ACTOR/PLAYWRIGHT Elizabeth Elias Huffman’s Not My Revolution is not your ordinary time-travel theatre.
In her latest solo show (running June 17-July 2 at Carnegie Stage), Huffman portrays two seemingly disparate women — French queen Marie Antoinette languishing in a 1790s prison awaiting execution and a nameless, widowed Syrian War refugee struggling to survive in a present-day Istanbul ghetto.
Both, however, are bonded by the same brutal displacement and irreversible catastrophe marking the lives of millions in our world this very moment.
A Monongahela, Pennsylvania, native, Huffman received her theatre training at University of California, New York Academy of Theatrical Arts and the British American Drama Academy in Oxford, England. She has acted in film and television and in theatres across North America and Europe and teaches master classes in Shakespeare, Restoration Comedy, Commedia Dell ‘Arte and Storytelling with Masks.
She’s directed over 30 works ranging from classical theatre to contemporary plays such as Heather Raffo’s 9 Parts of Desire, Cherríe Moraga’s Watsonville, Some Place Not Here and Richard Montoya’s American Night: The Ballad of Juan José.
Yet in recreating classical forms for modern viewers, Huffman consistently seizes the chance to innovate and challenge. Her Oedipus the King fused ancient Greek style with Japanese Kabuki, Noh and Butoh elements; she recast Shakespeare’s King John as a tale of 20th-century American political intrigue; The Merry Wives of Windsor was set in Windsor, Kentucky in 1955, replete with country fair games of chance, pie-eating contests and Appalachian folk music.
Not My Revolution is a good fit for Off the Wall Productions, a company founded in 2007 by playwright Virginia Wall Gruenert and producer Hans Gruenert with the explicit mission of changing the world one play at a time.
“My most concise answer to why should we do this play now,” says Erika Cuenca, Off the Wall’s Associate Artistic Director, “is how can we not. Every day, every minute, somewhere in the world a moment arises to reassert the heartbreaking relevancy of this play.”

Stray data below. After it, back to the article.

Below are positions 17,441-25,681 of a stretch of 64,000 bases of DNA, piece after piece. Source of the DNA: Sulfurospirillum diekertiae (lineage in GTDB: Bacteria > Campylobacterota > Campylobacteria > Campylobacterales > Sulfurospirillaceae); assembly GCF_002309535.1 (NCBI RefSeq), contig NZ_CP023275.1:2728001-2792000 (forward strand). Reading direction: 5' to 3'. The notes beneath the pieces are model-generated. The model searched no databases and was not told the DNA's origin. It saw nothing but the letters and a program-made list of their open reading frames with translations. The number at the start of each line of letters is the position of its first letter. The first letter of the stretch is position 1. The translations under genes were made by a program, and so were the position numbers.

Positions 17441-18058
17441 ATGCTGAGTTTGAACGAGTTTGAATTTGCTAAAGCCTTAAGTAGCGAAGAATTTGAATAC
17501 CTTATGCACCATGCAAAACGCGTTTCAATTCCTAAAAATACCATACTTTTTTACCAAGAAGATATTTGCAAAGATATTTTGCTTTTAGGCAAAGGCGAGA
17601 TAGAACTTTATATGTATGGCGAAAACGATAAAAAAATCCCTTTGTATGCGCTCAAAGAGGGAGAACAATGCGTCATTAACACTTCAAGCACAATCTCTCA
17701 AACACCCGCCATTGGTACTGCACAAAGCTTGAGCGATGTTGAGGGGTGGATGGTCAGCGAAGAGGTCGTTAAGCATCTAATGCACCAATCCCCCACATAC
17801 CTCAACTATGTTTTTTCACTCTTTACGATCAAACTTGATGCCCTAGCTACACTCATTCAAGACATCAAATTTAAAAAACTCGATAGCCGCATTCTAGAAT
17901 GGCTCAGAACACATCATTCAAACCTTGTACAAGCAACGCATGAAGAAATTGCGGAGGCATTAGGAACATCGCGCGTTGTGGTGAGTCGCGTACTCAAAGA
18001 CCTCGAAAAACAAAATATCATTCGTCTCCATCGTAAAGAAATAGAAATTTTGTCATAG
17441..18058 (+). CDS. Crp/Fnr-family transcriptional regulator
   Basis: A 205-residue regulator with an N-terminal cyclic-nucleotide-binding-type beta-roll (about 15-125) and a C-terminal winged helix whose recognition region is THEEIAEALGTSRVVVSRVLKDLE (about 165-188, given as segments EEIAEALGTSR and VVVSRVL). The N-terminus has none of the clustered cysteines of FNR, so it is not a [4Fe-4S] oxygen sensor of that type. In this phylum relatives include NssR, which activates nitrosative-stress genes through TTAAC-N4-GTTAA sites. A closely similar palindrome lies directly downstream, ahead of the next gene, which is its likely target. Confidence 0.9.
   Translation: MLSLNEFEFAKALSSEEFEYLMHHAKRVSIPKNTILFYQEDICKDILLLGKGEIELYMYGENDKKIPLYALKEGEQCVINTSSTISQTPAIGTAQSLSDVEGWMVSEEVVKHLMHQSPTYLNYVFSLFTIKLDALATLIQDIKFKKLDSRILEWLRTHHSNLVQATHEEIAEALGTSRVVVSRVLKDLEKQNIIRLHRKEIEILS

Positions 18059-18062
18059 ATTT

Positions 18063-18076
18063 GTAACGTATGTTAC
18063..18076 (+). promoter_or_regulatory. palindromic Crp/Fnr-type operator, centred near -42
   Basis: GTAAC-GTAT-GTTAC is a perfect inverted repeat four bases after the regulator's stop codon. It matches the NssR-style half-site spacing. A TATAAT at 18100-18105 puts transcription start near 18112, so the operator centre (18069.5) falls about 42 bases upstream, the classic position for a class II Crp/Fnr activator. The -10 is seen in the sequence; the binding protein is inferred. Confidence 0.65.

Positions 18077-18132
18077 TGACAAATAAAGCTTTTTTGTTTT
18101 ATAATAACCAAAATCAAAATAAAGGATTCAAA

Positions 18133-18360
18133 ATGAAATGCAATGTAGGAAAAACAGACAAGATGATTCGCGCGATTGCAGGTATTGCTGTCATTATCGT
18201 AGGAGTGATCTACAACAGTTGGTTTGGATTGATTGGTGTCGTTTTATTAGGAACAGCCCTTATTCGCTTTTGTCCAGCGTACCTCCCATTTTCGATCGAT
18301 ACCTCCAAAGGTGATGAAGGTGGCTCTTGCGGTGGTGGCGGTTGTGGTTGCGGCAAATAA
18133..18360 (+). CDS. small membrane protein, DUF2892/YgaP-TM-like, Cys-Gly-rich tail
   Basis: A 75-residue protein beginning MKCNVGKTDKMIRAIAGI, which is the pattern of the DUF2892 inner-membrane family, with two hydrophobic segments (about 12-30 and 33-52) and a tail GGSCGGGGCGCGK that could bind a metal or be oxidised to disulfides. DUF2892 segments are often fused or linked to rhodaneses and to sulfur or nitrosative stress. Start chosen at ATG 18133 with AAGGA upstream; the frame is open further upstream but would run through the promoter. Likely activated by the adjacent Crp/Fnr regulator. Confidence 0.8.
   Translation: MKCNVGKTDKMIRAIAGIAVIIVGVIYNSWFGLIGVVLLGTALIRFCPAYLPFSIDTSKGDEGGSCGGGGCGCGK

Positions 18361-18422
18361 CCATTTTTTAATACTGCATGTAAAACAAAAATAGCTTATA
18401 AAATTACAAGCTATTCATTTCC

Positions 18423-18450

Recently, Ms. Huffman spoke with LOCALpittsburgh between rehearsals for Not My Revolution.
Q. How did you get the idea to create this play?
A. Six years ago I was looking for a project to take to a festival in Germany and had a book of plays from the 1960s that included a 1967 solo play by Josef Bush called French Gray. It was about Marie Antoinette in the last hour before her execution. Over the years I kept coming back to that play to see if I wanted to perform it. For various reasons it did not quite work for me entirely … but there were elements that always intrigued me. In 2016, I was very upset about the war in Syria and wanted to write something to put a human face on the conflict. In deconstructing French Gray, I realized there were similarities in the revolution in France in 1789 and in Syria in 2011, and that if I could weave a modern story with French Gray as a springboard, I might have a new solo play.
Q. What finally got you going full speed ahead on writing the new play?
A. I started the writing process in February, 2016. I thought I would apply to a theatre festival in Hanau, Germany, where I had often performed in years past. To my surprise they accepted it! The festival took place the first week in October, so I had to hustle to get the first performing draft ready by June.
Q. Once you finish a script, especially a one-person show like Not My Revolution, you have to figure out how to stage and perform it. Can you describe that process?
A. Because of the large amount of Syrian refugees coming into Germany, the subject matter was of enormous interest to German audiences. I was also invited to to bring the production to Bremen Shakespeare Company in Bremen following the Hanau festival. So my director and collaborator, Louanne Moldovan, and I had to mobilize right away and get the show on its feet by August in Portland before leaving for Germany.
We approached the beloved Portland theatre patron Ronni La Croute. She read the play and agreed to underwrite some of it, and she has continued to support this show in all its iterations. Without Ronni I would not have a show at all. We also did an additional Go Fund Me campaign, and many friends and family generously donated to the project that we raised enough to put it up in a three-day workshop production at The Milagro Theatre in Portland, Oregon, in August, 2016 to get set for Germany that October.